The Daily Courier, Onondaga, New York, November 19, 1874:

“The chandelier for the middle of the Paris Opera House will be a marvel in its way. It will cost $8,000.”

 

Excerpts from the Deaf Mutes’ Journal, April 29, 1875:

“The French government proposes to establish a school of mosaic decorations at Serves. Such a school was actually established by Napoleon I, with the object not only of naturalizing a beautiful and useful art in France, but also of assisting an unfortunate class, the workmen employed being all deaf and dumb. But since 1830 nothing has been heard of it.”

“The fact that one of the most intersting and original conceptions of the architect of the Paris Opera-house was executed by Italian artists has been the means of reviving this plan for a school of mosaic decorations. The original idea will be carried out so far that pupils showing a taste for the art, will first be sought at the Deaf and Dumb Institution.”

 

Postcard is part of the Theatre Talks collection, please ask permission to copy and/or use.
At least give credit to source. We know that some people will not honor this but it would be nice if they did.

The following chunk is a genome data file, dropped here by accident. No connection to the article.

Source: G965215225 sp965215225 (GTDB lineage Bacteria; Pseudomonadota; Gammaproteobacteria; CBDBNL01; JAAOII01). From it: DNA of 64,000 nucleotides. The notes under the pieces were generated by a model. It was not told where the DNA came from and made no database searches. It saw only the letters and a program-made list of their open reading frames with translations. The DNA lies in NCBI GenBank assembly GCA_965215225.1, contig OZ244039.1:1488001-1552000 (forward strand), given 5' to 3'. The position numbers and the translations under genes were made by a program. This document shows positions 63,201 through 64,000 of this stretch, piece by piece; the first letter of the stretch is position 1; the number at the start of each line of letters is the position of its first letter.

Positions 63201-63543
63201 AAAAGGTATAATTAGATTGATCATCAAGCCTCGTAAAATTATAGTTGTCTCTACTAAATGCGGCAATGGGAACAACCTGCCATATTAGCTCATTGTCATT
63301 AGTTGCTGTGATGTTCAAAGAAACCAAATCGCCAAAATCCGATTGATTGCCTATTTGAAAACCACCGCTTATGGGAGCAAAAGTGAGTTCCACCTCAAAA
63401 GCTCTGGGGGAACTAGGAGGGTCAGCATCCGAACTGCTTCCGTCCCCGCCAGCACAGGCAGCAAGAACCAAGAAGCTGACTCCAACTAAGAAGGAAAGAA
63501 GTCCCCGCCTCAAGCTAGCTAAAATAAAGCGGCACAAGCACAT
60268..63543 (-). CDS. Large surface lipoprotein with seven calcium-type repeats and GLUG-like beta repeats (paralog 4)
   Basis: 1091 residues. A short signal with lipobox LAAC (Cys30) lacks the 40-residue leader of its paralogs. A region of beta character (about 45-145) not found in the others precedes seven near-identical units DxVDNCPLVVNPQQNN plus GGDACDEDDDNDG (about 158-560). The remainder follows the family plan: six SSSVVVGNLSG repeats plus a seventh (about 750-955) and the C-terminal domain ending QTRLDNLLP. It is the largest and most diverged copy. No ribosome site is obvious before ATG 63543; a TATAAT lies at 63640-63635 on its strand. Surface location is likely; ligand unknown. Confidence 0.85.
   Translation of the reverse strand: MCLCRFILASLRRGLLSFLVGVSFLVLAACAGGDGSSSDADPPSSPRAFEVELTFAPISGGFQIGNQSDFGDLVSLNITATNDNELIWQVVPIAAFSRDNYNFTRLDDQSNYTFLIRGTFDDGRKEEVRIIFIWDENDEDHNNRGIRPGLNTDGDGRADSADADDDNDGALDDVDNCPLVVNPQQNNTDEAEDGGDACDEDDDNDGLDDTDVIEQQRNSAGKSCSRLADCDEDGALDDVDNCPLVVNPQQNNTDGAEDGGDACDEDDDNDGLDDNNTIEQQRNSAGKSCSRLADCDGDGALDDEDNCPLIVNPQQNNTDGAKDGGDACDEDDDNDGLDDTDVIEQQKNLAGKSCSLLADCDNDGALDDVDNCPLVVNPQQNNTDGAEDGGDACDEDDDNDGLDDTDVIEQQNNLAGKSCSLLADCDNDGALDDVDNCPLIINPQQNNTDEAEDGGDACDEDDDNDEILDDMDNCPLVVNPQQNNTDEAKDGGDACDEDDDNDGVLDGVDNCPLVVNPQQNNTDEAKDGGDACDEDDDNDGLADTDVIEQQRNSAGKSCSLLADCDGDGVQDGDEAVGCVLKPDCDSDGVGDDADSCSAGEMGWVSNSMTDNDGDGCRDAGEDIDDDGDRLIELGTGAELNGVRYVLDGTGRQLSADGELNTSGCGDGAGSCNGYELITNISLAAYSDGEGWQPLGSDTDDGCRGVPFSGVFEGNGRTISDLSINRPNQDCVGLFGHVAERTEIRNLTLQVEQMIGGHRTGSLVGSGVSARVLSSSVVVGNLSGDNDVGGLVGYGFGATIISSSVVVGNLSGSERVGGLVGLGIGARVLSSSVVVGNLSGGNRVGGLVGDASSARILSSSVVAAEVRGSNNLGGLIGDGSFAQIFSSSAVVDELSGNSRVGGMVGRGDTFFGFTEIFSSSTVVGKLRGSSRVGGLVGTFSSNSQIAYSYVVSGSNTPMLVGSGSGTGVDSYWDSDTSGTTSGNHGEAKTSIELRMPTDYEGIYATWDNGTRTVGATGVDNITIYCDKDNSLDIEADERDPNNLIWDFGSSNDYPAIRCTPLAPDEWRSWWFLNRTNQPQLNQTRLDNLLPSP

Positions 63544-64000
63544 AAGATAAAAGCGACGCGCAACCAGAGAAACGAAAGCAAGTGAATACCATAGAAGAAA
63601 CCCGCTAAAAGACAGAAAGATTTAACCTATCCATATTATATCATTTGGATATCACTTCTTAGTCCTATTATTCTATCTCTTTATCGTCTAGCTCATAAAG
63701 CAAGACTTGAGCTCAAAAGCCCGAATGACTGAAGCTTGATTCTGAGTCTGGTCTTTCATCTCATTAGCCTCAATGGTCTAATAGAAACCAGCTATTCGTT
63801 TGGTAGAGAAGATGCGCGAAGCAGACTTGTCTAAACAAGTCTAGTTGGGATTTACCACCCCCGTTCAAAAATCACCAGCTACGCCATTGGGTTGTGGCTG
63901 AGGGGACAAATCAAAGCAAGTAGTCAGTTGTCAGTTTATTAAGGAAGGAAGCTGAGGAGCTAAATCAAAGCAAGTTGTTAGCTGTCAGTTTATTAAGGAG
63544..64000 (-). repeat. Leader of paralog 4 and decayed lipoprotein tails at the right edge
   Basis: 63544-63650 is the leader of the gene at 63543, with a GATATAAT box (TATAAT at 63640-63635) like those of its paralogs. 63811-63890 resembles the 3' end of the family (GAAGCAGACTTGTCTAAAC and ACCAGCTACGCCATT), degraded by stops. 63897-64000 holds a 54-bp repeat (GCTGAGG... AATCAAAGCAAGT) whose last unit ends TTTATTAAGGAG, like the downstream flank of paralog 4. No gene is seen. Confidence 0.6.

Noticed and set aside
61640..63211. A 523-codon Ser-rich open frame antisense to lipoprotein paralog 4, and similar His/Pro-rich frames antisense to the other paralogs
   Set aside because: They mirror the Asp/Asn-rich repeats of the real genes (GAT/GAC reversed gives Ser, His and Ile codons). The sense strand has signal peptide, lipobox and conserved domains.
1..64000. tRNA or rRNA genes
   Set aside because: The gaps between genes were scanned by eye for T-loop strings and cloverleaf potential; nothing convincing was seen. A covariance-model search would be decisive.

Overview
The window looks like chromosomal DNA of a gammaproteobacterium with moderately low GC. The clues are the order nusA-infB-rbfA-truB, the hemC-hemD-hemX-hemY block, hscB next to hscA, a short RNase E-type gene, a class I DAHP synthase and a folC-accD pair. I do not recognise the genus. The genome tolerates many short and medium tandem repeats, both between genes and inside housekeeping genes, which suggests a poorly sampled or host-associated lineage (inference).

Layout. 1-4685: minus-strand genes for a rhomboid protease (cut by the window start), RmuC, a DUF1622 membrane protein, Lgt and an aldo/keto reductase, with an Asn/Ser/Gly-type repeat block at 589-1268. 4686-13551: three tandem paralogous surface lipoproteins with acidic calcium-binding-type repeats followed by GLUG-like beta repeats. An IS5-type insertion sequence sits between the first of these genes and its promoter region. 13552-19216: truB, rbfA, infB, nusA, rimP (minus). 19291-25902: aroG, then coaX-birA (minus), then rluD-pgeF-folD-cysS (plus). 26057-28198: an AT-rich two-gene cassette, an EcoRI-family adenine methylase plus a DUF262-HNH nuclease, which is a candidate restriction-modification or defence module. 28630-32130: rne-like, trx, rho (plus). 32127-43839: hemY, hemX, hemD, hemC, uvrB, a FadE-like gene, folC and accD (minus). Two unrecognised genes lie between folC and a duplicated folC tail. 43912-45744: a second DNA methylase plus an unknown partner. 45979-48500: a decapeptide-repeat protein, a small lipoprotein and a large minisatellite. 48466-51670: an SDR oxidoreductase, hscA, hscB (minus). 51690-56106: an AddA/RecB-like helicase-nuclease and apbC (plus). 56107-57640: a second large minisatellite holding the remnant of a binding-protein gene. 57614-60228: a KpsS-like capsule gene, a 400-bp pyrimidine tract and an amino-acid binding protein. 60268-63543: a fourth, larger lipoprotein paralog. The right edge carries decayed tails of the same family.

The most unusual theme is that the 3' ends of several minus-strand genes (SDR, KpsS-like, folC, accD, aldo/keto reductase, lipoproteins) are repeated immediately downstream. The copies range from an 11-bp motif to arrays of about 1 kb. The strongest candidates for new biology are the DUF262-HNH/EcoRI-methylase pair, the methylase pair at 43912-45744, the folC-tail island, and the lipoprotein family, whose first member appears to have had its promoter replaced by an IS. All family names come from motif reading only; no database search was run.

Cezar Del Valle is the author of the Brooklyn Theatre Index, chosen 2010 Best Book of the Year by the Theatre Historical Society .
He is currently available for theatre walks and talks in 2013.

Municipal Theatre, Le Patis de Conde, La Ferte-sous-Jouarre, France

France_peResearching this theatre (also known as the El Dorado) on the internet proved a bit difficult. It was the same basic facts repeated. Built Largely of millstone, construction on the theatre started in 1892 with an opening date of 1896.
The building served as a hospital during the Battle of the Marne in 1914. One website notes that early shows were given by troops passing through. 
While tourism refers to the theatre as a “place where you can attend concerts, plays, and association meetings.”

One expects a little more from a theatre with a century of history.

The posters in the above are for early film shows:

poster1poster2Today, the theatre apparently features motion pictures regularly.